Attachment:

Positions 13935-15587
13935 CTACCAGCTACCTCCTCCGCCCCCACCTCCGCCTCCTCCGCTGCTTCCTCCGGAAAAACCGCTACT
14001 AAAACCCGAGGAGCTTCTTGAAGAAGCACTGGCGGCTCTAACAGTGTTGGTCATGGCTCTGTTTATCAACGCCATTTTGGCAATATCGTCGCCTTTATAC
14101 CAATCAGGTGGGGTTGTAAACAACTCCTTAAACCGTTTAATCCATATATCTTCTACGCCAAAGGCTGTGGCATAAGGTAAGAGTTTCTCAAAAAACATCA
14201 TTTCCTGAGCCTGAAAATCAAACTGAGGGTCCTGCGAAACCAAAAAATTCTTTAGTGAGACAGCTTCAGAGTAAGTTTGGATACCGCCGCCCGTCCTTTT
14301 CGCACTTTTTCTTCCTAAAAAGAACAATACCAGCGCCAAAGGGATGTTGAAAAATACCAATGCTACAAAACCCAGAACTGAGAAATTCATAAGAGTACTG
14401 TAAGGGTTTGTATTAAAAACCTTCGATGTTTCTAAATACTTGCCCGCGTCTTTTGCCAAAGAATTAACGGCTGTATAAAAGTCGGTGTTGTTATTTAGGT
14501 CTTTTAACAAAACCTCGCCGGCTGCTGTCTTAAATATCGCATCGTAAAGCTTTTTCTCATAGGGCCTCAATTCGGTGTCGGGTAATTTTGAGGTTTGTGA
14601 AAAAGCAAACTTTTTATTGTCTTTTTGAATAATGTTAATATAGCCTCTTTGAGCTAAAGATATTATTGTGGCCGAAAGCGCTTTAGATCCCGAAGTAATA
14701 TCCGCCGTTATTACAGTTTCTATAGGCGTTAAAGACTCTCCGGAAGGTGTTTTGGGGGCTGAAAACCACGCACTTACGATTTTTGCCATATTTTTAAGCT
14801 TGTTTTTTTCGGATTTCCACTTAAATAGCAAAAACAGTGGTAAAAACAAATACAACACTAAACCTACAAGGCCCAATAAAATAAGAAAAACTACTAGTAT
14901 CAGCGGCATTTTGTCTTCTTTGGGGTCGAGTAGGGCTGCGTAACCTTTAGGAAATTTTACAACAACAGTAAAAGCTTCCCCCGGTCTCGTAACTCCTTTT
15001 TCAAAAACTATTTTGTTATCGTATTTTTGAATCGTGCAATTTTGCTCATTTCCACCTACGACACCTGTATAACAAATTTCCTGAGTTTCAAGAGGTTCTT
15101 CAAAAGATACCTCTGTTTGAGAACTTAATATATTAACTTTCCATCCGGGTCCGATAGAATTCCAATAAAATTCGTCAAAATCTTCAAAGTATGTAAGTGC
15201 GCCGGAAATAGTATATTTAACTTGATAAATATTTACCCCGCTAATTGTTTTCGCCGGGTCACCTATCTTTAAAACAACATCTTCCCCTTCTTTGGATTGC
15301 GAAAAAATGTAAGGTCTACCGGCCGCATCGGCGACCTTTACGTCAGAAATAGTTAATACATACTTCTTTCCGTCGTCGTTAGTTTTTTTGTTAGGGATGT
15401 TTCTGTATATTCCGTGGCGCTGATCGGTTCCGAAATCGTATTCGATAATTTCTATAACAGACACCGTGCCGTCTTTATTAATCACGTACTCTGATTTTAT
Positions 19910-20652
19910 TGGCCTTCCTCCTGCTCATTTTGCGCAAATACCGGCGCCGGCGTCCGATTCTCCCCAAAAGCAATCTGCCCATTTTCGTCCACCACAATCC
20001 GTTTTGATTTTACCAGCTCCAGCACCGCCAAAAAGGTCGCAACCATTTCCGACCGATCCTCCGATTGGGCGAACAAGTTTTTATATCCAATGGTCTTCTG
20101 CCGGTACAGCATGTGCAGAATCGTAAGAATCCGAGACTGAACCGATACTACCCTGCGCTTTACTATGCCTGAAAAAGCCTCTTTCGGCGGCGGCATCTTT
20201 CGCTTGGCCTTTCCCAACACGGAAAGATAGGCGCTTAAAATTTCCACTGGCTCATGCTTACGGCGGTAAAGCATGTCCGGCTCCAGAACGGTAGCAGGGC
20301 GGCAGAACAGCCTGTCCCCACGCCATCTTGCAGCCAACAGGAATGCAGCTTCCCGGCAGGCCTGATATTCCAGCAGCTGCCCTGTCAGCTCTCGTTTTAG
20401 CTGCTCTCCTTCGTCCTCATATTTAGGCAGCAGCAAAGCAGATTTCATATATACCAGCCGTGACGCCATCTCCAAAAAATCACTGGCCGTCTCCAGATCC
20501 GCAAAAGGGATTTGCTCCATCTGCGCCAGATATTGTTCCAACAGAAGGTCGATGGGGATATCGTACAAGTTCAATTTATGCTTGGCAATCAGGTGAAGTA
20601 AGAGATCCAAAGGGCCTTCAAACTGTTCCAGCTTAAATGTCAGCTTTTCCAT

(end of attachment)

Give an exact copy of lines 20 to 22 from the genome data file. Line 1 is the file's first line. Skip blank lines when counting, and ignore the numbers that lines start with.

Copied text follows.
20001 GTTTTGATTTTACCAGCTCCAGCACCGCCAAAAAGGTCGCAACCATTTCCGACCGATCCTCCGATTGGGCGAACAAGTTTTTATATCCAATGGTCTTCTG
20101 CCGGTACAGCATGTGCAGAATCGTAAGAATCCGAGACTGAACCGATACTACCCTGCGCTTTACTATGCCTGAAAAAGCCTCTTTCGGCGGCGGCATCTTT
20201 CGCTTGGCCTTTCCCAACACGGAAAGATAGGCGCTTAAAATTTCCACTGGCTCATGCTTACGGCGGTAAAGCATGTCCGGCTCCAGAACGGTAGCAGGGC